Pay attention to
Buyout agreements. We live in a constantly changing business environment, and terms worked out 10 years ago may not achieve the win-win goal for all today. Make sure all principals have reviewed and updated the partnership-buyout agreement. This should be done at least once a year (see “ Pass the Baton Without Missing a Beat, JofA , Mar.02, page 43, and “ Make the Most of Buy-Sell Agreements, JofA , Oct.04, page 37). A good buyout deal compensates you (the retiring partner) well for your years of sweat equity while enabling surviving partners to enjoy additional income.

Note: Every buyout agreement should include disaster contingency language to protect the practice’s cash flow and extend the payout period in case of calamity (see “ The Best-Laid Plans ,” JofA , May04, page 46).

Pricing a partner’s equity. You and your partners should review the total compensation you take from the firm, inclusive of all payments for draw, profits, perks and benefits. From this sum the firm should subtract the costs of replacing you. The difference, if everything else remains stable, is the additional cash flow available to the firm upon your retirement. This should provide a starting point for calculating a price, since the parties will need to agree on what percentage of the additional cash flow will go to each party and for how long.

Formulas. Many partnership agreements pay retiring partners based on a multiple of billings of the firm multiplied by the retiring person’s equity. Another method becoming popular bases retirement dollars on recent income. Firms take an average of the retiring partner’s last three years of income, apply a multiple such as 2X and pay it over a period of seven years, for example.

Penalty buyouts. More and more practices include multiple buyout formulas in partnership agreements. Retiring partners who are vested, provide ample notice and assist in the transition get the maximum price; those who don’t are penalized with lower prices or longer retention guarantees to protect the firm’s survival.

Retention period. Many internal-sale agreements specify a short client retention period—or none at all—because the firm expects to go on with minimal change. However, when the retiring partner provides little notice or is the main or only contact for certain clients, keeping those clients isn’t a given. If you allow ample time for a careful transition, a retention period may be less critical. An orderly retirement transition may require as much as 10 years, some sources say.

Insurance buyouts. Most firms’ partnership agreements include buyout formulas that address partners’ potential death or permanent disability, usually through insurance. Many firms now have partners take out personal insurance policies and compensate them to offset the cost and lower the buyout, which results in a more favorable tax treatment all around.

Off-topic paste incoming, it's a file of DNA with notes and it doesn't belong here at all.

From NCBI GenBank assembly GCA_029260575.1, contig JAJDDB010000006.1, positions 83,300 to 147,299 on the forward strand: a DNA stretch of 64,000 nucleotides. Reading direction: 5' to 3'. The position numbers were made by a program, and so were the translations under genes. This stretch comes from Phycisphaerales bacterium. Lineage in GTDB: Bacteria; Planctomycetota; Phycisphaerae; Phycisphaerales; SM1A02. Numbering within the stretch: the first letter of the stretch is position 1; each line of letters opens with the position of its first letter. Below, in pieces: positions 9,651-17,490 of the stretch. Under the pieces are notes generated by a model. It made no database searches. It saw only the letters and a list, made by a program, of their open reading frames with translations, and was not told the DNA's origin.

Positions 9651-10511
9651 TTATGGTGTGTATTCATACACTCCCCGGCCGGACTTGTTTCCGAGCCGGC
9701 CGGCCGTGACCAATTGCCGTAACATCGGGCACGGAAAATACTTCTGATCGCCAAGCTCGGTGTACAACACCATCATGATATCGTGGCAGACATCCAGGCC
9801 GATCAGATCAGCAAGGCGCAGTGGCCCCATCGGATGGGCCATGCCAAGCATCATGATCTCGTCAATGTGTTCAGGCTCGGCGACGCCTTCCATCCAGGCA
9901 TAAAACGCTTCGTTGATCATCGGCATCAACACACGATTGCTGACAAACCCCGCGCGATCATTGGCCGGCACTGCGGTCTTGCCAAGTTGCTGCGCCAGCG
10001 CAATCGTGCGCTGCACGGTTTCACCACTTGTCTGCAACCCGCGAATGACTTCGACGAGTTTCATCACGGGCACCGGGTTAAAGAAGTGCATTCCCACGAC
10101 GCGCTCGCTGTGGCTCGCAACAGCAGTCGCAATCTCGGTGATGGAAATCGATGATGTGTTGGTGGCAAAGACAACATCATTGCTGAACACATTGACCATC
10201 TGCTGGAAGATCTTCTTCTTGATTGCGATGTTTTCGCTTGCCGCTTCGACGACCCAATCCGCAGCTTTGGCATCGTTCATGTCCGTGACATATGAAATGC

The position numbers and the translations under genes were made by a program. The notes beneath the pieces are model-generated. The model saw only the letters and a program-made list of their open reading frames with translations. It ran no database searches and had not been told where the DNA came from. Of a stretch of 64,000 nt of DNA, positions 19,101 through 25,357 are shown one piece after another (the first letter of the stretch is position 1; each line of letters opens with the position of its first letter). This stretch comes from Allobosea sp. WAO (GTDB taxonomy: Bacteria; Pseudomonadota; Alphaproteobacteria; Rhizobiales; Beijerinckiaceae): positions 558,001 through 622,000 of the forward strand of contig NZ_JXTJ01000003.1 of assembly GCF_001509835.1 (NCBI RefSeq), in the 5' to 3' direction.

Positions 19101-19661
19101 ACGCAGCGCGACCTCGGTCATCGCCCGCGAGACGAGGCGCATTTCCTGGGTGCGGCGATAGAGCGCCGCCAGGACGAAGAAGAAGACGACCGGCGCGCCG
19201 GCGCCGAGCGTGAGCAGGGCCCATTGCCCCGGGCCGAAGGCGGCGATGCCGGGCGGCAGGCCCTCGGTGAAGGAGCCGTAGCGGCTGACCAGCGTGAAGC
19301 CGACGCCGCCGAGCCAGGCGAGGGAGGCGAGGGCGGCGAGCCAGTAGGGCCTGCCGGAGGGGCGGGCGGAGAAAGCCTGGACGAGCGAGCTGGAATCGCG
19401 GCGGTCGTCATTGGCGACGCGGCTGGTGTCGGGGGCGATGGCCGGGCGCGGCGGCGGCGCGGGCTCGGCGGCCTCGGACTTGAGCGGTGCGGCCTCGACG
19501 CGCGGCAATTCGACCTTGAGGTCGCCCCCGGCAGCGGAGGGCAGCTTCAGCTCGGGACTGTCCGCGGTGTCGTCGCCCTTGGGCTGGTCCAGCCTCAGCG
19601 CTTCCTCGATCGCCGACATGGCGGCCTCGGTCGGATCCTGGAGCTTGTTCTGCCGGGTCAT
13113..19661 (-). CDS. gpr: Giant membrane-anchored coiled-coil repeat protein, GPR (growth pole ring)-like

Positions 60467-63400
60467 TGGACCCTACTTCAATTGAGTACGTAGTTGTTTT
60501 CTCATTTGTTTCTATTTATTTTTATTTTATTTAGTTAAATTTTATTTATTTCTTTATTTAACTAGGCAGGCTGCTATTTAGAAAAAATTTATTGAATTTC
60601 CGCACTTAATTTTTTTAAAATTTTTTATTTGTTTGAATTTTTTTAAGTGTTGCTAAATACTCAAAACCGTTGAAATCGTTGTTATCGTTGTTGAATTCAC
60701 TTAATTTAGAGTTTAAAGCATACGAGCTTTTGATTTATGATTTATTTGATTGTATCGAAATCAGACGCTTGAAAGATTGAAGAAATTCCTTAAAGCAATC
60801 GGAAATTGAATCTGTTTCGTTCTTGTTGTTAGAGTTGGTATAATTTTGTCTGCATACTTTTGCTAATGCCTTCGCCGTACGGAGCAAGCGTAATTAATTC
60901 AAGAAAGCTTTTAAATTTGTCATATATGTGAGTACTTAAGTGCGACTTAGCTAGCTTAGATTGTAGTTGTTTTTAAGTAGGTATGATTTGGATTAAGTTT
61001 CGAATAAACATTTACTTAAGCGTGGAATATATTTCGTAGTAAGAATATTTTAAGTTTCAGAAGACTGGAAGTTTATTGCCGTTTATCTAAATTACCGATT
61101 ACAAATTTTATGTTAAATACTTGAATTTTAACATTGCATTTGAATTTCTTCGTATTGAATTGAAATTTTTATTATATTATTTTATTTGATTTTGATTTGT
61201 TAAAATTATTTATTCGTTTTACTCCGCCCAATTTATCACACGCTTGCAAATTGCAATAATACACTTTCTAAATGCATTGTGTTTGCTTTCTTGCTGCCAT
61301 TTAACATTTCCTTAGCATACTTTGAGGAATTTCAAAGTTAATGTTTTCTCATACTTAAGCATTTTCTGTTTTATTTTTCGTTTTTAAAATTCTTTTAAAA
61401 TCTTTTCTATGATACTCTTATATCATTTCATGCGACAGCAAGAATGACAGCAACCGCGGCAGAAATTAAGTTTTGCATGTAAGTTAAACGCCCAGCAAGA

Company-paid insurance policies traditionally either become the buyout vehicle or are credited toward it. If the latter, payments due a former partner’s estate may need to be deferred to give the firm time to get back on a strong footing as it recovers from the loss. Partners should check insurance policy terms yearly to ensure they keep up with current equity value.

CPAs should look at the sale of their practices from the buyer’s viewpoint, too.

A buyer acquiring a practice that generates 75% or more of its income in the first four months of the year should put less cash down in May than in December.

Pay attention to the successor’s profitability in the deal, which is more important in determining a price than the seller’s profitability.

Selling CPAs should give buyers a longer period of time to pay the balance so annual payments can be lower, thus enhancing the buyer’s cash flow.

Sellers that tie payment terms to client collections should participate in gains as well as losses.

CPAs should make sure all principals review and update a partnership-buyout agreement at least once a year.

A buyout agreement should have disaster contingency language so that if a calamity befalls the practice, cash flow is protected and the payout period is extended while the firm recovers.

There’s an unproven theory that audits and general business work are worth more than tax work. In truth, though, while individual tax clients are more transient in nature than business clients, they often are superior from hourly billing rate, profitability, liability and collection-headache perspectives. With a two-year minimum retention period guarantee, there’s no reason why a tax practice should be less valuable than an audit practice. In fact, firms that offer financial services view individual tax clients as a fertile market for niche services and covet them over audit clients.

Low interest rates have encouraged many recent buyers to borrow the money to make a large down payment and thereby reduce the practice price. There are arguments on both sides of this issue, but if a buyer can lower the price while retaining the clients, the profitability of the acquisition may rise.

In valuing a firm, remember that assets can include space at a great value, name recognition and—a growing consideration—Web sites and databases. Technology may add value, too. For example, a recent merger between two large firms was partially based on the fact that one lagged in its technology. With several partners nearing retirement, the chance to get a return on their investment by upgrading was limited. The firm chose to merge with a larger one that was already there from a technology standpoint.

And finally, prior to closing on the sale of an accounting practice, seller and buyer must focus on what they need to do to make clients and staff comfortable, what roles they need to take and what message to send out to the public. The best deals are those in which all parties—sellers, buyers and clients—prosper.